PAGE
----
The blogosphere is full of weirdos, cat-gentlemen, and Craig’s List posters. In the milieu of what can be a terrifying and terrifyingly unfunny land, there is an oasis, a sweet haven of laughter and quality humor writing that is called The Byronic Man.
I asked the proprietor of this quality weblog to guest post for Snotting Black, another hilarious and altogether exceptional humor blog, on the topic of “I immediately regret doing this.” He came through in spades and sweat. Read on. And then go to his blog. And then come back to mine. Then get a sandwich.
I ran in a half-marathon a couple weeks ago, called the Haulin’ Aspen (Get it? It’s a pun!). I enjoy running and have done one half-marathon before, but would not ordinarily have considered running in this one because it is notorious for being one of the toughest trail races in the area. Very dirty. Lots of hills. Sharp switchbacks, some of which are very narrow and on jagged rock. A rollicking good time, right? But a friend suggested is a kind of group activity, so, hey, I figured, why not. We’d tough our way through this thing together. Toast our awesomeness with a beer afterward. So I signed up.
Short version: I wound up being the only one who actually signed up for the race. Call this Bad Omen/Regret Milestone #1.
That morning turned out to be the hottest day this summer. It was hot before we even started running, and a number of people stood around muttering, “I thought we’d get at least a little time before we were actually too hot.” Bad omen/Regret Milestone #2.
I had run the course a couple times before, which was helpful, and made me in to a prophet of wisdom and faith beforehand as we milled around the starting line. “You’ve seen the course?” two women asked. “Is it as bad as they say?” “Yea,” I replied, “Verily, it is true that there is about two and a half miles of straight uphill in full sun, but thou must have faith that an aid station waits at the end with Gatorade and gel packs.”
Side note: those gel packs they give runners – if you’ve ever seen those – why are they all like ‘chocolate cream’ and ‘apple cinnamon’? Who the hell’s jogging along in the heat and thinking, “Man, a big piece of grocery store pie would really hit the spot right now”?
Then we started running and immediately closed in to a narrow, dusty path. Vision obscured. Dirt inhaled. Sun pounding.
It was pretty immediately clear: I’d made a mistake. This would not be the last time I’d have this thought. The heat was brutal, the dirt was thick (there would come a moment where I’d blow my nose and dirt would come out. Not brown mucus – dirt).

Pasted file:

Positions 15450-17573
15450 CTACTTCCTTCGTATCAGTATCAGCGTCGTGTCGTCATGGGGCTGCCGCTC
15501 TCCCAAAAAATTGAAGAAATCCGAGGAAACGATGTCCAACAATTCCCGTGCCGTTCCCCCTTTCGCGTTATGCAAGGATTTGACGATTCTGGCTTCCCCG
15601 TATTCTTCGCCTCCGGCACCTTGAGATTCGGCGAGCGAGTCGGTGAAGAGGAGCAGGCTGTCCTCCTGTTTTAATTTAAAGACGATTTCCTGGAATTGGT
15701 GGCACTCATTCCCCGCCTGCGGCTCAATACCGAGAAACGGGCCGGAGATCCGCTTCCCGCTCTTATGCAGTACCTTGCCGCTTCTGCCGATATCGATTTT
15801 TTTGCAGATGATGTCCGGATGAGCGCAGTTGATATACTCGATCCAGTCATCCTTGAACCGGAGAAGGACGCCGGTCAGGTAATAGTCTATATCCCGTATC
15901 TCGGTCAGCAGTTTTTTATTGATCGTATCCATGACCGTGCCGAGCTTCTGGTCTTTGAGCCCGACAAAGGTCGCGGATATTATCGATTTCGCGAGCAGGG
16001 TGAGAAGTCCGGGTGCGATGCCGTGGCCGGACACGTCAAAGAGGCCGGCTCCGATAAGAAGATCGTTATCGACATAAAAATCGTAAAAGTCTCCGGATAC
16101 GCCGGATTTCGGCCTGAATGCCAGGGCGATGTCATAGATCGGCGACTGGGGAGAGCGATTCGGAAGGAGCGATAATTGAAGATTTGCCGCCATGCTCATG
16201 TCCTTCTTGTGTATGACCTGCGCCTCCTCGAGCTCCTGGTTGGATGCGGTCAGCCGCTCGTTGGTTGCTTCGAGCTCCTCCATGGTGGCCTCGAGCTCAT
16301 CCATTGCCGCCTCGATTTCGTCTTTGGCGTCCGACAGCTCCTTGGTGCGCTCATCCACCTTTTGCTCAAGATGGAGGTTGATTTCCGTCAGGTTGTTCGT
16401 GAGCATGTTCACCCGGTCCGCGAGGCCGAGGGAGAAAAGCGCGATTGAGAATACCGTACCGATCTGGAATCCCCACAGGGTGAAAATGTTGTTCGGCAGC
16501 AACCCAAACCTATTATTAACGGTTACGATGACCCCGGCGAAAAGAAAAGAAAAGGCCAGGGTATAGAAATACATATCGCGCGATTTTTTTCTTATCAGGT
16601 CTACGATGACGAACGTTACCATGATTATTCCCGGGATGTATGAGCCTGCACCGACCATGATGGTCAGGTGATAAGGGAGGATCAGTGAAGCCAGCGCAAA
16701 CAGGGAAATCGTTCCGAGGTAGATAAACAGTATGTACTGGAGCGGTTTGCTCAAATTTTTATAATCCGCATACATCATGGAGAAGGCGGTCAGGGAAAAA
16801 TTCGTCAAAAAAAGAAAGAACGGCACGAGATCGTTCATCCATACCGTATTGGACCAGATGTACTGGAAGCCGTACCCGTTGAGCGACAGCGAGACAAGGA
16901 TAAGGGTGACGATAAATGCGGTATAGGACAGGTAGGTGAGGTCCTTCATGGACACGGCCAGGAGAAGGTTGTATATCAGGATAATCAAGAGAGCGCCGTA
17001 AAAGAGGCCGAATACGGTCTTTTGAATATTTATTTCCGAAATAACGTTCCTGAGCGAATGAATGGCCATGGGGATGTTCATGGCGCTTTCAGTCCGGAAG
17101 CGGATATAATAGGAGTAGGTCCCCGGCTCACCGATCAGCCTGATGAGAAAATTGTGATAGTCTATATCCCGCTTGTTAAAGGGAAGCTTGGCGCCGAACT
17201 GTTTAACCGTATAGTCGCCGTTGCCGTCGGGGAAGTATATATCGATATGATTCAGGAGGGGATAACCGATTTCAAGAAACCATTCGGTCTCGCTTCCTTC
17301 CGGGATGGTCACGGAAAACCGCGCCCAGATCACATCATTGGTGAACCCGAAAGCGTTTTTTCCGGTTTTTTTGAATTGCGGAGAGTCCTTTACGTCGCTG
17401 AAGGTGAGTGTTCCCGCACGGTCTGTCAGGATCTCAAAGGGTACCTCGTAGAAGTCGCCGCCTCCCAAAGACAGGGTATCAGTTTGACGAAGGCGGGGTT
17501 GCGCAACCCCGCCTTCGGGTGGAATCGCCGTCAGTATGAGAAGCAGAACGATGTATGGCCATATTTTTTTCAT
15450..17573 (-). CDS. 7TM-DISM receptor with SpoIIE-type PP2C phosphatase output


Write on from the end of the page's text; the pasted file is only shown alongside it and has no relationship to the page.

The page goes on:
There were definite stretches where things were looking up… until they looked up for that two and a half miles in full sun on the hottest day in the summer. We can call that the Turning Point from “Regret Milestone” to “Mother F***er…”
The kicker of this race is that trails aren’t quite long enough, so you get so close to the end that you could hit the people crossing the finish line with a rock (which was tempting), and it’s directly in front of you… and you take a sharp right to run another mile and a half. Now that’s just mean.
I finished, so I suppose there’s that. I’ve done one before, and on that one when I hit the 12-mile mark I kicked into gear for that last mile. Hoo-ah, and all that. This one when I hit the 12-mile mark I was puttering, thinking of activities I might take up besides running, and trying to remember the signs of heat stroke. I was not alone. We looked like that moment in the horror movie when the protagonist looks out the window and sees the zombies shambling down the street.
But I made it. I didn’t even check my time, I just stumbled around looking for fluid – water, beer, vinegar, mustard, whatever. I did have a beer, but there was no toasting of personal awesomeness, only the desperate need for fluid and carbohydrates and, hopefully, death.
I’m proud of myself for getting through it… but I keep waiting to think, “Ah, I’m glad I did it.” And… I’m still waiting…